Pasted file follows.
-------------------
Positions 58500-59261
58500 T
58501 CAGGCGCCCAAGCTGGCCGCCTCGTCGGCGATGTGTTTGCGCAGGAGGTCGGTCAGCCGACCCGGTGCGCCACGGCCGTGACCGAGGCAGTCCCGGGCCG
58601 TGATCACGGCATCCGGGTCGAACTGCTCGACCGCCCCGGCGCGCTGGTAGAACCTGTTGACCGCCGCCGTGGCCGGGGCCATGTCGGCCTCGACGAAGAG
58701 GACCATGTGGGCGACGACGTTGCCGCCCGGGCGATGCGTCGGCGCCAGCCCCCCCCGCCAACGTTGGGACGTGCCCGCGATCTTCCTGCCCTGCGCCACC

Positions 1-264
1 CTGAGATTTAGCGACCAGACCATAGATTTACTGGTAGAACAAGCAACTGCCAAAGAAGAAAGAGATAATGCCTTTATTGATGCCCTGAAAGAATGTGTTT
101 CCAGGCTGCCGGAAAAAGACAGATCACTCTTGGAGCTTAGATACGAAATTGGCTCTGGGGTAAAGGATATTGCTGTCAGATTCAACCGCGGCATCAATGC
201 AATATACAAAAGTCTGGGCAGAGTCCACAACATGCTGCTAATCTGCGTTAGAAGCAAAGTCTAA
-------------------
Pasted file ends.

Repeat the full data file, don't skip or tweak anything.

Positions 58500-59261
58500 T
58501 CAGGCGCCCAAGCTGGCCGCCTCGTCGGCGATGTGTTTGCGCAGGAGGTCGGTCAGCCGACCCGGTGCGCCACGGCCGTGACCGAGGCAGTCCCGGGCCG
58601 TGATCACGGCATCCGGGTCGAACTGCTCGACCGCCCCGGCGCGCTGGTAGAACCTGTTGACCGCCGCCGTGGCCGGGGCCATGTCGGCCTCGACGAAGAG
58701 GACCATGTGGGCGACGACGTTGCCGCCCGGGCGATGCGTCGGCGCCAGCCCCCCCCGCCAACGTTGGGACGTGCCCGCGATCTTCCTGCCCTGCGCCACC

Positions 1-264
1 CTGAGATTTAGCGACCAGACCATAGATTTACTGGTAGAACAAGCAACTGCCAAAGAAGAAAGAGATAATGCCTTTATTGATGCCCTGAAAGAATGTGTTT
101 CCAGGCTGCCGGAAAAAGACAGATCACTCTTGGAGCTTAGATACGAAATTGGCTCTGGGGTAAAGGATATTGCTGTCAGATTCAACCGCGGCATCAATGC
201 AATATACAAAAGTCTGGGCAGAGTCCACAACATGCTGCTAATCTGCGTTAGAAGCAAAGTCTAA